This week I move away from sound stages to recall some of the exterior sets built on the backlots of the studios situated in Borehamwood. They have been constructed since the earliest days of movie production in the town. The reason was it was easier for a film unit to shoot inside the grounds of a studio than travel to a location, with all the hassle that could involve.

One of the first was a castle built on the backlot at Elstree Studios in the early 1930s for a film starring that queen of scream Fay Wray, best remembered for King Kong. Now that was a doomed romance if ever there was one. I cannot recall another castle on the backlot until the 1980s when director Ron Howard had one created for his film Willow, starring Val Kilmer.

The three best backlot sets at Elstree I can personally recall involved recreating buildings, but with very different plot lines. There was a marvellous street set of the Victorian era created for Young Sherlock Holmes, and before it was destroyed the producers of a Michael Caine film used it to save money going on location for the scenes required.

Then there was a great recreation of wartime Hanover Street built for the film of that name starring a young Harrison Ford. I remember freezing to death watching a night-time shoot where the street is bombed during the Blitz, including a burning double decker bus and collapsing buildings. It was very spectacular, which is more than could be said for the film.

I guess the best was probably the hotel exterior and the maze built for Stanley Kubrick's The Shining, which has become a cult classic but alas I find rather boring. I found the heroine so annoying that I wanted Jack Nicholson's character to kill her and found his character way over the top. The filming caused the studio problems when, as ever with Kubrick, it overran, a sound stage burned down and the fake snow clogged up the drainage system.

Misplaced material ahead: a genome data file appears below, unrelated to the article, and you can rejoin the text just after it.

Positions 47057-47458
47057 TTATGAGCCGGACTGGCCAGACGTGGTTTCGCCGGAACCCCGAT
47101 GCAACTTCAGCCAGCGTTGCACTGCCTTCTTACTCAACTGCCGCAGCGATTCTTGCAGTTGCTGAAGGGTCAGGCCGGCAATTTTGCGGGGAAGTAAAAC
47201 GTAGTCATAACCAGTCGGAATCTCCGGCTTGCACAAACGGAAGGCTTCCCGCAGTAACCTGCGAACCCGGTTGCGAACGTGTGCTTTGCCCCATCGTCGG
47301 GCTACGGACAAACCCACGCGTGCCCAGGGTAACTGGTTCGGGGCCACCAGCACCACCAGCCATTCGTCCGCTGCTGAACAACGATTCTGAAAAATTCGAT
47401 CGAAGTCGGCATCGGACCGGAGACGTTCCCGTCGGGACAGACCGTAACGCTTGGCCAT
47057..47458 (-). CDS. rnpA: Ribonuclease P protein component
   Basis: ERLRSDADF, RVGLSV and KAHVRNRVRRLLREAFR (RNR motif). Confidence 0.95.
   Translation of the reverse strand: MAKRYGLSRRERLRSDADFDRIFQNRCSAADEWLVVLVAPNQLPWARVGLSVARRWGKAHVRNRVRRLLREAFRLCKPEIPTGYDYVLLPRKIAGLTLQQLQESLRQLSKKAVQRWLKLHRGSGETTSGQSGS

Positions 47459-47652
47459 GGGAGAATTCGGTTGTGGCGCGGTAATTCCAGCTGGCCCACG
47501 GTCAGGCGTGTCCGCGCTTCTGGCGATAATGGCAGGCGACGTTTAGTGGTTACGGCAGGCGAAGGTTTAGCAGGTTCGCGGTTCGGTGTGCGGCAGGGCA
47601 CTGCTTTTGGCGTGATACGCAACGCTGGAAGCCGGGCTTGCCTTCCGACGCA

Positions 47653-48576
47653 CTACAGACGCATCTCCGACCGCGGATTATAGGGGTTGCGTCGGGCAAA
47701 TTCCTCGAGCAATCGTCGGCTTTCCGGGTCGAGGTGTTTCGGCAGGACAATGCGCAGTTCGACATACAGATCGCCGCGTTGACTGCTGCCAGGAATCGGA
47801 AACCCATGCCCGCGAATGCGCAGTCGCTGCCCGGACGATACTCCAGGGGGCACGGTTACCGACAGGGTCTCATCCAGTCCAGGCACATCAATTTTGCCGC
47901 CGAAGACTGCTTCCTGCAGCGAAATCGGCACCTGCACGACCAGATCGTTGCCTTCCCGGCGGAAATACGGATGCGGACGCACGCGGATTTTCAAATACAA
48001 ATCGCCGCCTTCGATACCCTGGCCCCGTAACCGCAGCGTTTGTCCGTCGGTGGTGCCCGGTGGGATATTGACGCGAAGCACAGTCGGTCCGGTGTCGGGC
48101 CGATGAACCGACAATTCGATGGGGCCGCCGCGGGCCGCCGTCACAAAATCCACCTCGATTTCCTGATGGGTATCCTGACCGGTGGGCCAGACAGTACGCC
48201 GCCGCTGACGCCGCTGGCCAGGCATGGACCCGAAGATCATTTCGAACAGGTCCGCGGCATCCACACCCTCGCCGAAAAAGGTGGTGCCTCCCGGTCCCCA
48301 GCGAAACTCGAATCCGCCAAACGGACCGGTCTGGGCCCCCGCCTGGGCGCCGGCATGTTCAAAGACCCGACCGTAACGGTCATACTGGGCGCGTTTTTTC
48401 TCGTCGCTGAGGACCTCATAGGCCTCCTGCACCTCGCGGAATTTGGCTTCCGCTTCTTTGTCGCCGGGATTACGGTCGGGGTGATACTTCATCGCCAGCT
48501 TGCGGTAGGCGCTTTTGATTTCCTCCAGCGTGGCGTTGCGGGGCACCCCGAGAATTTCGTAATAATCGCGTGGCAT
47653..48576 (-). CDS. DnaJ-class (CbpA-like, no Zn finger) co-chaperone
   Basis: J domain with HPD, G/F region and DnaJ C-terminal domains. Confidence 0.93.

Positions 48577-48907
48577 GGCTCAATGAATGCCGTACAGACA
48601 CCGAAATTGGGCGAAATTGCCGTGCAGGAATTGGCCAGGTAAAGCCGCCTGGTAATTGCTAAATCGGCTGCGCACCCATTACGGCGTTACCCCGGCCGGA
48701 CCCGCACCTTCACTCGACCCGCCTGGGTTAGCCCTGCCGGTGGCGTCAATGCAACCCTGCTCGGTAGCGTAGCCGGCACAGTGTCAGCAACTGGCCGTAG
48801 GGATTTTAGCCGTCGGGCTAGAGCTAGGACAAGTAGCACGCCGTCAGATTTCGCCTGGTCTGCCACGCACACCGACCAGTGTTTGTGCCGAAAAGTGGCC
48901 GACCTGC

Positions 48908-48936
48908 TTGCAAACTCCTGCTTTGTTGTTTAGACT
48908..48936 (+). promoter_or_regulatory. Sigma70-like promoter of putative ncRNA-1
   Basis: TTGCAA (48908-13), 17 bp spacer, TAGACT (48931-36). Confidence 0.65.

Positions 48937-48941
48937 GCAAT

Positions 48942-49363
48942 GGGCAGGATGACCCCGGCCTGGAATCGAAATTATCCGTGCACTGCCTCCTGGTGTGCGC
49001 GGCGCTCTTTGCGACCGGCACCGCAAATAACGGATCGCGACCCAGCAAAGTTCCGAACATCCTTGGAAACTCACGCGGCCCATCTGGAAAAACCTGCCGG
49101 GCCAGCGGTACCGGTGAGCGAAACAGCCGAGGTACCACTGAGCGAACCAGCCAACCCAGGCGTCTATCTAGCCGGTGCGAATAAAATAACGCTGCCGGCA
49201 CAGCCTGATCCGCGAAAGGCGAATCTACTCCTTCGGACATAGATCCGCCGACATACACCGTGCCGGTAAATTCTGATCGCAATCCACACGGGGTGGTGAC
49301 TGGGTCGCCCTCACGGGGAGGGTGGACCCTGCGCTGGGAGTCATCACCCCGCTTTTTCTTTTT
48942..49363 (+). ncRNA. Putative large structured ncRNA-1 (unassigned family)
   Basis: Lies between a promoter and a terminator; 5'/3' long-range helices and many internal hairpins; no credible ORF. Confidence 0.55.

Up the road, MGM British Studios enjoyed a 100-acre backlot that included a working farm. Their first great outdoor set was a huge castle built for the film Ivanhoe, starring Robert Taylor. It was so robust that it stood for several years and used in other swashbucklers starring the likes of Alan Ladd and even Errol Flynn, who alas by then needed a platform to be able to mount a horse. Then in the late 1950s this landmark, that was visible from the roads, was demolished to make way for an enormous Chinese village created for The Inn Of Sixth Happiness, starring Ingrid Bergman and a literally dying Robert Donat.

MGM continued to build great outdoor sets throughout the 1960s, including a French chateau for The Dirty Dozen , another castle for the Vampire Killers and a scaled down mountain for Where Eagles Dare. Like Elstree but on a larger scale, MGM also had a standing street set that cropped up in several films and television series. A housing estate now occupies the one-time backlot of movie magic.

I have visited exterior film sets elsewhere many times over the decades, from that created for Oliver at Shepperton to the Waltons' home at Warner Brothers in Hollywood. I have nothing but praise for the unsung craftsmen who were involved with every set. Although many backlots have been lost since the 1960s it still remains useful to have some outdoor space. For instance I recall visiting some nice sets made for the hugely successful The Crown television series on the backlot at Elstree last year. They were on the same space as the castle built for the Fay Wray film 80 years earlier. What a wonderful history.